Despite economic uncertainty, manufacturers are investing more in technology than ever before. As manufacturers try to compensate for supply chain issues, inflation, labor shortages and increasing ESG pressures, technology promises to provide agility to better react to market demands. Whether it is IT or operational technology (OT), too many manufacturers will focus on the implementation costs although some smarter manufacturers will look at the total cost of ownership (TCO), But even those manufacturers will most likely only look at the purchase, implementation, and maintenance costs over the projected life of the purchase. Whether they pursue a capital purchase or look at expensing the technology via an as-a-service (XaaS) subscription, they will need to justify their investment based on some expected return. Unfortunately, the media is filled with case histories of digital transformation projects that fail to deliver the returns that were expected. As a manufacturer there is one simple step you can take to improve your technology investment ROI — involve end-users in the technology purchase decision.
What is Architectural Planning?
In the IT world, enterprise architecture (EA) is the discipline associated with mapping a company’s business strategy to its information technology investments. There is an equivalent process that should be followed in the OT side of a business as well. When a manufacturer defines their Operational Architecture, they are really outlining how they are going to get from their current state to a more advantageous future state. The steps are fairly straight forward: 1) Document the way things are today, from a people, process and technology perspective, 2) Outline the way you would like them to be in the future from the same three perspectives, and 3) Define one or more paths on how you can get from the current to the future state depending on probable challenges and opportunities regarding people and technology.
People, Process and Technology
Unfortunately, when companies look at digital transformation process improvement projects, they often focus on what technology they will need to enable the process change. They fail to consider the “people” aspects of the investment. Unless you completely eliminate people through total automation, any process changes you pursue will involve the people that execute those processes. Likewise, any technology that you invest in to facilitate those process changes will require people to use that technology. Even if you automate the process to eliminate people, ultimately people will be needed to maintain the technology. “Lights out” factories are for the most part, still a dream in most manufacturing sectors.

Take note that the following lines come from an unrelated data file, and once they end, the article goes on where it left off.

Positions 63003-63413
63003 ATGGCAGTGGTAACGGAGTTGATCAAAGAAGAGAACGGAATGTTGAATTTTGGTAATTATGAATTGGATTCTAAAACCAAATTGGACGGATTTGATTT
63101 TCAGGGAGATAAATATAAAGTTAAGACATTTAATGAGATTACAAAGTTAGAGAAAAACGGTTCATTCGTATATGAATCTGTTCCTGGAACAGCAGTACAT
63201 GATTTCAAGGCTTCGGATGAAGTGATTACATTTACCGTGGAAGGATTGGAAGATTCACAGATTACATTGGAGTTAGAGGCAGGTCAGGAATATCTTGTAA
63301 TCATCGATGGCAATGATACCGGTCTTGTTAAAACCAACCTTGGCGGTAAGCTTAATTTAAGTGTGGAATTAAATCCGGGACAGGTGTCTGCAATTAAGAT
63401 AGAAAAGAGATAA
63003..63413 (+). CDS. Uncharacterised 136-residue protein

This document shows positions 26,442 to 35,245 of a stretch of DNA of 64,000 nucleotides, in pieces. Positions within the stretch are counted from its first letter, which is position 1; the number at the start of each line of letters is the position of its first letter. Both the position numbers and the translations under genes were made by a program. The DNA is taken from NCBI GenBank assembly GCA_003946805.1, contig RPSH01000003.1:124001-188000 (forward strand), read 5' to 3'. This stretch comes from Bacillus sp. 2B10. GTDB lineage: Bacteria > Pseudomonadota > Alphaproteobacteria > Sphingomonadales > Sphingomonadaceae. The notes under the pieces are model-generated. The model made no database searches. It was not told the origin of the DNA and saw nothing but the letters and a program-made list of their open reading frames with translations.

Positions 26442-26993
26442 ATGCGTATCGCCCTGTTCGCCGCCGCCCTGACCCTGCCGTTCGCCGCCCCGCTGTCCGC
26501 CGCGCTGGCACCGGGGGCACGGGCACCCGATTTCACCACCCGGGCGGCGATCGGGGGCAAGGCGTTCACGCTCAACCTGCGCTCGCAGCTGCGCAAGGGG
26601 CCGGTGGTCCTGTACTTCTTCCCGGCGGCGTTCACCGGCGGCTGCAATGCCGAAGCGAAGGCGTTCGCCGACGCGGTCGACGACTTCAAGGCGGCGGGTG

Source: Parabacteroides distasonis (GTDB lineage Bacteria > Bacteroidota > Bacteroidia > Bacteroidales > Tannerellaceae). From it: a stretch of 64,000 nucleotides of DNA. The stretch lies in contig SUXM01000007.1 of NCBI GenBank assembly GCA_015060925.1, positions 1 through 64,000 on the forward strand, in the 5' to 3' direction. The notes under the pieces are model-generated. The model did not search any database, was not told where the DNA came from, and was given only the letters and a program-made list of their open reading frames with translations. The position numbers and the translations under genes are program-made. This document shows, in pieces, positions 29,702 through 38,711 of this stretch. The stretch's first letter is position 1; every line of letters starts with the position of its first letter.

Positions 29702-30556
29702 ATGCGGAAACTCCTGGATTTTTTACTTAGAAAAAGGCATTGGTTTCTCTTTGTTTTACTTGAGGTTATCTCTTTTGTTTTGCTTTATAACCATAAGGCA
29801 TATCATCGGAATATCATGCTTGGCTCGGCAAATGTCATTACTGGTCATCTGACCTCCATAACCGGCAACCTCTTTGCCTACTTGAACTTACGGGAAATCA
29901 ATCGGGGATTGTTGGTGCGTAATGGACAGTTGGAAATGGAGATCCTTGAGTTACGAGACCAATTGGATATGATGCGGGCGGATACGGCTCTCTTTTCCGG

Involvement Equals Better Design + Buy-in
Looking back to what an architectural effort is the first step of documenting the current state can only be accurately done by actually asking people how they do things today. You may think you know how things are being done but studies show that as much as 50% of the time the way processes are actually executed are not as they are believed to be. To get the true picture of what technology is used and what processes are followed you need to perform an inventory by asking the people doing the work. Likewise, if you are trying to figure out what process improvements you should focus on for some quick returns there is no better way than to simply ask the people doing the work what would enable them to do their job better, faster or easier. So, involving staff, from the shop floor to operational management, in the architectural planning process you get a better picture of the way things really are today and what they could easily look like in the future.
The bigger benefit of involving the entire organization in the design and purchase process is buy-in. The success of any technology investment depends on the support and use of the technology by staff. American Founding Father, Alexander Hamilton, opined that “Men often oppose a thing merely because they have had no agency in planning it, or because it may have been planned by those whom they dislike.” Enthusiastic support by users is one of the strongest drivers of a project’s success. If people believe in the technology or the process change, they will work hard to make sure it is successful. If they don’t believe in it, they can sabotage it just by not using it.
Your Manufacturing Execution System, Quality and Maintenance, Repair and Overhaul OT investments will deliver faster payback and higher utilization when you have user buy-in. So, when making your OT decisions, involve the users, from the shop floor all the way to management, in the design and purchase decisions if you want a successful project.
As Chief Marketing Officer at iBASEt, Tom brings over 25 years of enterprise software marketing and business development experience to the executive leadership team. He is responsible for the strategic growth of the company. Tom earned his MBA at the University of Southern California and holds a BS degree in Management from Northeastern University.